Media Advisory: Sellers and Small Businesses Applaud FTC’s Amazon Lawsuit

Date: 26 Sep 2023 | posted in: Press Release, Retail | 0 Facebooktwitterredditmail

Press Call
September 26, 2023
1:00 p.m. ET

For media inquiries, please contact: Reggie Rucker, ILSR Communications Director


WASHINGTON, D.C. (September 26, 2023) – Third-party sellers and small business leaders applauded the FTC’s antitrust lawsuit against Amazon, hailing the action as a critical step to ending Amazon’s abuses and opening the online market to competition. (See quotes below.)

At a virtual press event, ILSR Co-Executive Director Stacy Mitchell will be joined by Jason Boyce and several third-party sellers and small business owners who will speak to the importance of this case and take questions.


Virtual Press Event: Third-Party Sellers and Small Businesses React to Amazon Monopoly Lawsuit

September 26, 2023, 1 p.m. ET



Speakers include: 

Stacy Mitchell, co-executive director of ILSR and a leading expert on Amazon’s monopoly power and impact on small businesses. 

Jason Boyce, founder of the seller consultancy Avenue7Media, and author of The Amazon Jungle.

Nicholas Parks, president of Snob Foods: “Amazon owns the platform, so they pay nothing for ad space and assess nothing toward logistics fees. Meanwhile, third-party sellers spend fifty percent or more of revenue for those items. This is why it’s impossible to compete head-on with Amazon.”… “I’m not sure another example exists of a retailer operating at a gross loss for more than a few months. Amazon can only afford to do this by charging ever more fees to third-party sellers and customers of AWS. This case from antitrust authorities is critical to ensuring businesses like mine can sell fairly online.”

Lindsay Windham and Nate Justiss, co-founders of Distil Union: “More and more of Distil Union’s dollars go to Amazon fees. In a way, we fund their lobbying efforts – including those that make it harder for us to maintain a profitable business. We are thrilled regulators are taking action to make Amazon more fair for small businesses.”

Doug Mrdeza, a former Amazon third-party seller and owner of Top Shelf Brands: “Amazon presents itself as a partner, but in reality, it’s a competitor that steals proprietary information and uses it to put third-party sellers out of business. The company’s ‘blending’ of its various lines of business lies at the root of all the problems small businesses have with Amazon. I would still be in business if it wasn’t for Amazon. I applaud the FTC for finally taking action.”

Danny Caine, co-owner of Raven Book Store in Lawrence, Kansas:Amazon’s anti-competitive tactics disrupt nearly every part of my industry, and that’s unfair. It makes it harder for a bookstore like The Raven to compete. At times, it’s impossible. We need vigorous enforcement of the antitrust laws so small businesses like mine can compete, thrive, and enrich the lives of their workers and their communities. We support the FTC’s case.”


Reaction from additional sellers and business owners: 

Michael Wiesel, founder and CEO of Earthy Good & Kiss Naturals: “Amazon recently suspended three of my most popular items. They often ‘suspend’ items waiting for test reports. We send them the reports, then an AI-generated reply comes rejecting the reports. This can go on for months. Our Amazon U.S. sales have evaporated and put many of the small retailers we sell to out of business. They are the only show in town. It is critical for someone to take action and we strongly support the FTC bringing this lawsuit.”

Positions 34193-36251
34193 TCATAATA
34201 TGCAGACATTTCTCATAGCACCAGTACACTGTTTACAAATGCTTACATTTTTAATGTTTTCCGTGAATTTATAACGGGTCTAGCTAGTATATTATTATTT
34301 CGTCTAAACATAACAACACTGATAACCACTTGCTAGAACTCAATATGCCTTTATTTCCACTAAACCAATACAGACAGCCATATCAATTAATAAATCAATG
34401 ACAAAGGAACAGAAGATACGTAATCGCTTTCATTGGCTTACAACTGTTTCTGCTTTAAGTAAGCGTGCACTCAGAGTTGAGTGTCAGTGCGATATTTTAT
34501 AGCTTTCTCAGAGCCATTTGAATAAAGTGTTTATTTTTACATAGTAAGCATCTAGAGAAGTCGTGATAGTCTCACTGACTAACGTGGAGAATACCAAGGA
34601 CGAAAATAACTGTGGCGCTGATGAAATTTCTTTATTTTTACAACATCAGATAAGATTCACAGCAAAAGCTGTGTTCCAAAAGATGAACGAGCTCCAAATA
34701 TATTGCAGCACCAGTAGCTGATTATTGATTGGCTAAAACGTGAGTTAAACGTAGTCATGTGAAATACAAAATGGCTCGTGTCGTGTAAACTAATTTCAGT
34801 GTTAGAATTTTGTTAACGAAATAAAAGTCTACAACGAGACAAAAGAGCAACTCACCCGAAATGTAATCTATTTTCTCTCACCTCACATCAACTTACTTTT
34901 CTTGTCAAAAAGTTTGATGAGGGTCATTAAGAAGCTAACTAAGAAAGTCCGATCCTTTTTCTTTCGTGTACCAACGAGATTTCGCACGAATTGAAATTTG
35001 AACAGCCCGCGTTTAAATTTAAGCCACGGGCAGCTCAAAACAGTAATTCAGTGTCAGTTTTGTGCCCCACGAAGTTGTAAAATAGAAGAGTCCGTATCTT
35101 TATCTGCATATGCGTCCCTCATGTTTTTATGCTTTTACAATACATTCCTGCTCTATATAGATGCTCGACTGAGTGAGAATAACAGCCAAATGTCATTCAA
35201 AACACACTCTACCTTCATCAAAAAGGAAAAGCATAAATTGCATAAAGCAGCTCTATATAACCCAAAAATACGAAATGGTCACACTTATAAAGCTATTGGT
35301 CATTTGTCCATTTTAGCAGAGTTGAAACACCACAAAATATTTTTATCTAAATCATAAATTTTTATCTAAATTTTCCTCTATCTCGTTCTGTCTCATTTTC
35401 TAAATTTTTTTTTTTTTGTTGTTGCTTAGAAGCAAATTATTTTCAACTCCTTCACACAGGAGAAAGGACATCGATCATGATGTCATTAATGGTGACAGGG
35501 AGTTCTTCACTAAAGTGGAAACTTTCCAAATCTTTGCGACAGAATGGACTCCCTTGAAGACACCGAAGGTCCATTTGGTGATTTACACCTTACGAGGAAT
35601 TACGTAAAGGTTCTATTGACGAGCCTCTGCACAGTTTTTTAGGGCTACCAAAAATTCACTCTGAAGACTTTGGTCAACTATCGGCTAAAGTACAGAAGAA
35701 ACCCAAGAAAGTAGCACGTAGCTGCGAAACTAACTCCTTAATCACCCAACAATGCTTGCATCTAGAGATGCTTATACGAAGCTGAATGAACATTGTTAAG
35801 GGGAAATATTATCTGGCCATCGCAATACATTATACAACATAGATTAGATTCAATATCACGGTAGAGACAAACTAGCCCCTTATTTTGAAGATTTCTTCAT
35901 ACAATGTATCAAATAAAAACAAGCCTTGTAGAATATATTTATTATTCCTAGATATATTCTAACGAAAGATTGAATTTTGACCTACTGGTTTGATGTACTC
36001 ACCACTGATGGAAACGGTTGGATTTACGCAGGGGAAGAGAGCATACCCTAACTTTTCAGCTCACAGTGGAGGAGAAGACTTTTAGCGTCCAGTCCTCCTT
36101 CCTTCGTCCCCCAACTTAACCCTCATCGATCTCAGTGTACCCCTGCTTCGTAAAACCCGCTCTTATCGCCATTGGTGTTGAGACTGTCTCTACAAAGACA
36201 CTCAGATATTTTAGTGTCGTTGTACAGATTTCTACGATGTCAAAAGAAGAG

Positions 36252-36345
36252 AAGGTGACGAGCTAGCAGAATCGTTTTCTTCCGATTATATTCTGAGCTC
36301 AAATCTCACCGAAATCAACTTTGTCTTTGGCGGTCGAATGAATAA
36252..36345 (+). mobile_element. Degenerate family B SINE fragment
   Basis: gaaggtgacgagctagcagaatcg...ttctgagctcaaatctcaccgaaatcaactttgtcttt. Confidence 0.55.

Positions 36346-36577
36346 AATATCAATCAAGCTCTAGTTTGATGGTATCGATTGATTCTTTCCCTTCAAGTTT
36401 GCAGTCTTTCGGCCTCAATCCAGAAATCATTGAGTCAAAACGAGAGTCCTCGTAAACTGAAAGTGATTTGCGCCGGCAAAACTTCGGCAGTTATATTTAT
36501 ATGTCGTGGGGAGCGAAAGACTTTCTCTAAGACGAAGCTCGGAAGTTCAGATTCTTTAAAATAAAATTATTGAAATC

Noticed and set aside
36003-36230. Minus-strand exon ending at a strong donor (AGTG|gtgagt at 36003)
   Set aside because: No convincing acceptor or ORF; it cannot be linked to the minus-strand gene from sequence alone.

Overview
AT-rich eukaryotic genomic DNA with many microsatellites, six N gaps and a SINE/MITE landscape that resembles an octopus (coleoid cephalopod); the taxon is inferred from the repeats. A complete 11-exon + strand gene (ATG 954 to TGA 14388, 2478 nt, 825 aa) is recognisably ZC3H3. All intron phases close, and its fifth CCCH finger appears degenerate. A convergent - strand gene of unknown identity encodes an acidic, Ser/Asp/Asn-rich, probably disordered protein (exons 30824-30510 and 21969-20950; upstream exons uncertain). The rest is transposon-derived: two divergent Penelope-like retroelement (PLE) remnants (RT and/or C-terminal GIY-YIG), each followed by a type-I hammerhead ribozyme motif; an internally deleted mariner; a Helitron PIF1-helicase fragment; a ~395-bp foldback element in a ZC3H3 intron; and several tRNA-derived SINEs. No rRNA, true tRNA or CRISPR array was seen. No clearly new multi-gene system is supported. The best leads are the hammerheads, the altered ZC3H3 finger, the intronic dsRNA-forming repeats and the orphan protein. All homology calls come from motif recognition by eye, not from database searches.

Bill Stewart, owner of Long Island Toy & Game: “It’s near impossible to measure exactly how much Amazon has cost my business. They have pushed my listings off their marketplace. They are also ‘stealing’ business from my physical retail store, website, and other online marketplaces by using unfair and anti-competitive practices. Yes, we need regulators to act. It is about time.”

Gina Schaefer, co-owner and founder of A Few Cool Hardware Stores: “Amazon controls the infrastructure that businesses must rely on to communicate with their customers and the market Amazon bullies small businesses, steals their best ideas, and saddles them with exorbitant fees. The FTC’s case is a critical step to ensure we have a digital marketplace that works for small businesses.”

Kimber Lanning, founder and CEO of the independent business group Local First Arizona and member of Small Business Rising: “Amazon penalizes businesses who try to sell on other platforms by imposing ever-growing fees on its sellers. I’ve heard directly from an Amazon seller in Tempe. He asked not to be identified for fear that Amazon would retaliate against his company. He described the crushing weight of Amazon’s fees on businesses that sell on its marketplace. We applaud this step from the FTC.” 


To speak with any of the above, please contact: Reggie Rucker, ILSR Communications Director


About the Institute for Local Self-Reliance

The Institute for Local Self-Reliance (ILSR) is a national nonprofit research and educational organization founded in 1974. ILSR has a vision of thriving, diverse, equitable communities. To reach this vision, we build local power to fight corporate control. We believe that democracy can only thrive when economic and political power is widely dispersed. Whether it’s fighting back against the outsize power of monopolies like Amazon or advocating to keep local renewable energy in the community that produced it, ILSR advocates for solutions that harness the power of citizens and communities.

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Reggie Rucker

As Communications Director at the Institute for Local Self-Reliance, Reggie develops communications strategies and leads campaigns to build public support for ILSR local power initiatives. Contact Reggie with media inquiries.